Annulment and divorce are different processes. Further, there is more than one type of annulment. While divorce is always a civil legal process, not a religious one, processes exist for annulment both through civil legal proceedings as well as one officiated by a religious authority.
Annulment as Administered by the Catholic Church
Roman Catholics and non-Catholics can seek annulment from the Catholic Church. Most often, non-Catholics do so because of desire to enter into a valid Catholic marriage with a Catholic. Catholicism denies marriage when either partner is party to what the church views as an existing union.
Instances have certainly been known of the church not recognising as valid marriage unions established by civil authority. The Catholic Church does, however, recognise any marriage made through the religious authority as valid, including not only other Christian denominations, but marriages performed by Jewish rabbis and other religious clergy as well and also sometimes civilly conducted marriages.
The requisite condition for the granting of an annulment through the Catholic process is establishment of grounds upon which it can be determined that at the time of entering into the marriage union either or both of the parties did not have full understanding of the nature of marriage. Generally, this involves such matters as psychological unfitness for marriage unrecognized at the time of the union, misrepresentations of such things as intent or lack thereof to produce offspring, and entering into the current union while party to a prior, valid marriage in the eyes of the church.
Outcome of a Successful Annulment Using the Catholic Process
The outcome of a successful annulment process is a declaration by the church that the marriage was never valid.
A key factor is that an established civil divorce is a prerequisite to annulment proceedings of this type. One possible exception would be the instance of a long-missing and presumed legally deceased spouse, such as someone in the armed forces who in wartime becomes missing in action for an extended interval of time; otherwise a divorce decree must first exist.
Civil annulments, like those administered by the Catholic Church, result in a declaration that the marriage never existed because of conditions at the outset. The finding in a civil annulment of an invalid marriage is on civil grounds rather than religious ones, although most if not all of the circumstances so defined would certainly qualify as reasons in the Catholic Church’s annulment process as well.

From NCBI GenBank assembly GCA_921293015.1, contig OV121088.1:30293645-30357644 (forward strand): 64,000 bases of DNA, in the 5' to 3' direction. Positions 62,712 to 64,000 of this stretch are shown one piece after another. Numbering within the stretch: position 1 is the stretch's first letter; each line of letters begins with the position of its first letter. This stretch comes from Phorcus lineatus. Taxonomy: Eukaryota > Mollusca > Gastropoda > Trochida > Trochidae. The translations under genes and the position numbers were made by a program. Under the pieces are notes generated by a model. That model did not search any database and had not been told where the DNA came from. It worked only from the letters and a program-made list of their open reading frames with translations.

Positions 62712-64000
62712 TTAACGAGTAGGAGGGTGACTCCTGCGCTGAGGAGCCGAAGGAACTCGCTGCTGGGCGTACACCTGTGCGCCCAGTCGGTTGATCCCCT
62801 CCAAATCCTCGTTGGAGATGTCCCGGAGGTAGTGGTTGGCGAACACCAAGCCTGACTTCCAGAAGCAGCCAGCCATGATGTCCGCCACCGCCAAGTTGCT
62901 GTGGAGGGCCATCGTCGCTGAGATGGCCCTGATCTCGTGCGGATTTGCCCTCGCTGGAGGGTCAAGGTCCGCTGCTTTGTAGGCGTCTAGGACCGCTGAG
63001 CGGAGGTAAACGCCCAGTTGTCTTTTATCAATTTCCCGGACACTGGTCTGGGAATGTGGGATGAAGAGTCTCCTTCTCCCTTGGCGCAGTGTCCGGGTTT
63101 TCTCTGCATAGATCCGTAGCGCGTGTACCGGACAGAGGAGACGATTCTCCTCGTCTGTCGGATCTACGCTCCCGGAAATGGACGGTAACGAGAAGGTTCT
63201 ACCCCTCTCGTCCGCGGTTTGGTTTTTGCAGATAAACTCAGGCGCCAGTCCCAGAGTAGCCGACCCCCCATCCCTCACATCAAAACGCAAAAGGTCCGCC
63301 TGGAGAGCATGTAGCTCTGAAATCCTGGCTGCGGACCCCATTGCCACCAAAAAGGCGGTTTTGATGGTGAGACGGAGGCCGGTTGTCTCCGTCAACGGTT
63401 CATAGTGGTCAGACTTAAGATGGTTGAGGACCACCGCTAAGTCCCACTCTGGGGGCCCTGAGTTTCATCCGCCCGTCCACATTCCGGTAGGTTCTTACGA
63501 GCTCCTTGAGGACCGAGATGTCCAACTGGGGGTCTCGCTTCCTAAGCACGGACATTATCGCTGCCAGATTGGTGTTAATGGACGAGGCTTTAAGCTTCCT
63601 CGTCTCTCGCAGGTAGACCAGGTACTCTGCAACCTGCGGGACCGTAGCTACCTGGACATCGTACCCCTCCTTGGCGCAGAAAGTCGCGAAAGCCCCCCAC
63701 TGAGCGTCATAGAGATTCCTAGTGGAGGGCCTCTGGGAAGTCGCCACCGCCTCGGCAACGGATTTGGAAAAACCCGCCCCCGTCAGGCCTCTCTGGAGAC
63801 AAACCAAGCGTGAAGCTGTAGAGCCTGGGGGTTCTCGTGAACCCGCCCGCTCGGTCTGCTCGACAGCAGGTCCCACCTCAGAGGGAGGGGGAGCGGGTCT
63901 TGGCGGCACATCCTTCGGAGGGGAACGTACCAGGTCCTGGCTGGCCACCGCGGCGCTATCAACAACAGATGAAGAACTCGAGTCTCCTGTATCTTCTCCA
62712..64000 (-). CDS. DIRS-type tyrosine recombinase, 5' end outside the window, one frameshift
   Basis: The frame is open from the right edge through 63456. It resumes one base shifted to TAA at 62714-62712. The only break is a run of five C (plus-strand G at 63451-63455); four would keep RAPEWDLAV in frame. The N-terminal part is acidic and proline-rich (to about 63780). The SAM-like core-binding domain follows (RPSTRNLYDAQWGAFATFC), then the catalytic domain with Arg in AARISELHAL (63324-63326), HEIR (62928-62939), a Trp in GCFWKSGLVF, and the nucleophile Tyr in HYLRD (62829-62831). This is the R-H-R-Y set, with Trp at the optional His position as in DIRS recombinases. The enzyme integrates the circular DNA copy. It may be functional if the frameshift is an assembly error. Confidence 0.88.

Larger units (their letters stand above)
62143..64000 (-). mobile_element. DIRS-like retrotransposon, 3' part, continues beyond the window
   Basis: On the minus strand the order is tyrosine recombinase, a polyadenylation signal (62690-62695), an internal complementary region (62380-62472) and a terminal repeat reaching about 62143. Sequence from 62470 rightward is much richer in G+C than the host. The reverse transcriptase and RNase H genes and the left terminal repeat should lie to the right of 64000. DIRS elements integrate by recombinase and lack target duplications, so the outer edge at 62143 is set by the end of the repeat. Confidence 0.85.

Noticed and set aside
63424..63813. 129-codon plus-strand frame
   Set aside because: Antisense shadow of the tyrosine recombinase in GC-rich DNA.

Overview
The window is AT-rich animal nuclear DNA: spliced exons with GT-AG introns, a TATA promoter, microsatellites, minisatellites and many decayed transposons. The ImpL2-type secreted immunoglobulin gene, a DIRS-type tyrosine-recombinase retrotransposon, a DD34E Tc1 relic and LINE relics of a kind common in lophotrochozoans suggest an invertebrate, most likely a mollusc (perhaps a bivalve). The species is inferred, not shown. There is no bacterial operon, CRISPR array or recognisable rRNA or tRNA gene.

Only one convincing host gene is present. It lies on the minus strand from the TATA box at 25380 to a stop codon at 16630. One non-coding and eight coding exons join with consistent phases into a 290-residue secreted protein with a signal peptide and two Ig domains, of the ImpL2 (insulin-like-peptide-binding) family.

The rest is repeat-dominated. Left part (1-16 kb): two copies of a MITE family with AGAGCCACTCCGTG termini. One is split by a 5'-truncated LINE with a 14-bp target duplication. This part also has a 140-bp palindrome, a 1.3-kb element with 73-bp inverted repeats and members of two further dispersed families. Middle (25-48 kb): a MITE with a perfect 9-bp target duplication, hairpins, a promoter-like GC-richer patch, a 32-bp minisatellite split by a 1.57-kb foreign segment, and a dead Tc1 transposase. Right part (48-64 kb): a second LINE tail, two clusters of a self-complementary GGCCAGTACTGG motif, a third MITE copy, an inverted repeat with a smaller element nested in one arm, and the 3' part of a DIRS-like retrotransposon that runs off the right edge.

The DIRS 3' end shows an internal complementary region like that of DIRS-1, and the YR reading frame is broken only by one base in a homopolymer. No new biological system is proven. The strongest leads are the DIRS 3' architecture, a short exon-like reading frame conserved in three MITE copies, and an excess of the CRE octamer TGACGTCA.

Some of the reasons for civil annulment include bigamy, incest, fraud, insanity, incompetence and mental disability.
Reason to Choose Civil Annulments
The primary reason to choose civil annulment versus divorce is that the proceedings tend to be somewhat less messy than divorce proceedings often become.
Divorce, like civil annulment, is a civil and legal proceeding rather than a religious one.
Unlike annulments, the outcome of a divorce decree is not a declaration that the marriage had no initial validity.
Rather, a divorce decree presumes a marriage to have been valid and then to have failed. The granting of a divorce decree is a legal dissolving of the marriage contract.
While the legal process might grant divorce for a wide array of causes, among the most common reasons for marriages to result in divorce are financial problems, poor communication between spouses and infidelity.
Annulment vs. Divorce: Procedural Matters
A key distinction between both kinds of annulment and divorce is that while generally neither type of annulment concerns itself with such legal outcomes of the process as child custody, property division and alimony considerations, in most instances the divorce proceedings will address one or more of these matters. A small number of civil annulments will invalidate longer-standing marriages, and in these instances property and alimony issues might get consideration.
Generally, one would seek both divorce and civil annulment though a similar series of legal proceedings, in most instances initiating the process by consultation with an attorney.
For Catholic annulments, the petitioner initiates the process by approaching the parish (or the intended spouse's parish in such cases as a non-Catholic wanting to marry a Catholic). The parish starts the process and elevates the matter to the Tribunal, or Church Court.
Number of Annulments vs. Number of Divorces Annually
Annually, about 1,135,000 divorces per year are granted in the United States. For Catholic annulments, the worldwide number of annulments granted rose to approximately 50,000 per year by the 1980s with by far the most occurring in the United States. Those numbers have remained fairly consistent thereafter. No statistics on the number of civil annulments is available as of September 2009.
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